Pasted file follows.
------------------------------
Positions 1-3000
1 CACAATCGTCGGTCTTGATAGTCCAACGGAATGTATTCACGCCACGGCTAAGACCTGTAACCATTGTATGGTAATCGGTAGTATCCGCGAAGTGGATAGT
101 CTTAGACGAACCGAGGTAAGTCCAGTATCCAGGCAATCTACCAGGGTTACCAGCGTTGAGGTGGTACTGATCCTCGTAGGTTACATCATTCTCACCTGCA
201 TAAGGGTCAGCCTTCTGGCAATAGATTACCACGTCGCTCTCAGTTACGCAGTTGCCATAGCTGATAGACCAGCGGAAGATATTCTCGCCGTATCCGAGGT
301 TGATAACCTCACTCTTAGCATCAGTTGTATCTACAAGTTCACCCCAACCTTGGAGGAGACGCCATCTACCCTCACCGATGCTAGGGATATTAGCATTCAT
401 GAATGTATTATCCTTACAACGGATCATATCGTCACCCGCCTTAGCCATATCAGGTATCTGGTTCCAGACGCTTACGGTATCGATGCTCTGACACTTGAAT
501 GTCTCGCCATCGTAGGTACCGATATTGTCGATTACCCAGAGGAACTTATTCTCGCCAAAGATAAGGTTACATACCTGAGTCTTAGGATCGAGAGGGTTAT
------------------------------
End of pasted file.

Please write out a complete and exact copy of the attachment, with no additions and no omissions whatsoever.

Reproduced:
Positions 1-3000
1 CACAATCGTCGGTCTTGATAGTCCAACGGAATGTATTCACGCCACGGCTAAGACCTGTAACCATTGTATGGTAATCGGTAGTATCCGCGAAGTGGATAGT
101 CTTAGACGAACCGAGGTAAGTCCAGTATCCAGGCAATCTACCAGGGTTACCAGCGTTGAGGTGGTACTGATCCTCGTAGGTTACATCATTCTCACCTGCA
201 TAAGGGTCAGCCTTCTGGCAATAGATTACCACGTCGCTCTCAGTTACGCAGTTGCCATAGCTGATAGACCAGCGGAAGATATTCTCGCCGTATCCGAGGT
301 TGATAACCTCACTCTTAGCATCAGTTGTATCTACAAGTTCACCCCAACCTTGGAGGAGACGCCATCTACCCTCACCGATGCTAGGGATATTAGCATTCAT
401 GAATGTATTATCCTTACAACGGATCATATCGTCACCCGCCTTAGCCATATCAGGTATCTGGTTCCAGACGCTTACGGTATCGATGCTCTGACACTTGAAT
501 GTCTCGCCATCGTAGGTACCGATATTGTCGATTACCCAGAGGAACTTATTCTCGCCAAAGATAAGGTTACATACCTGAGTCTTAGGATCGAGAGGGTTAT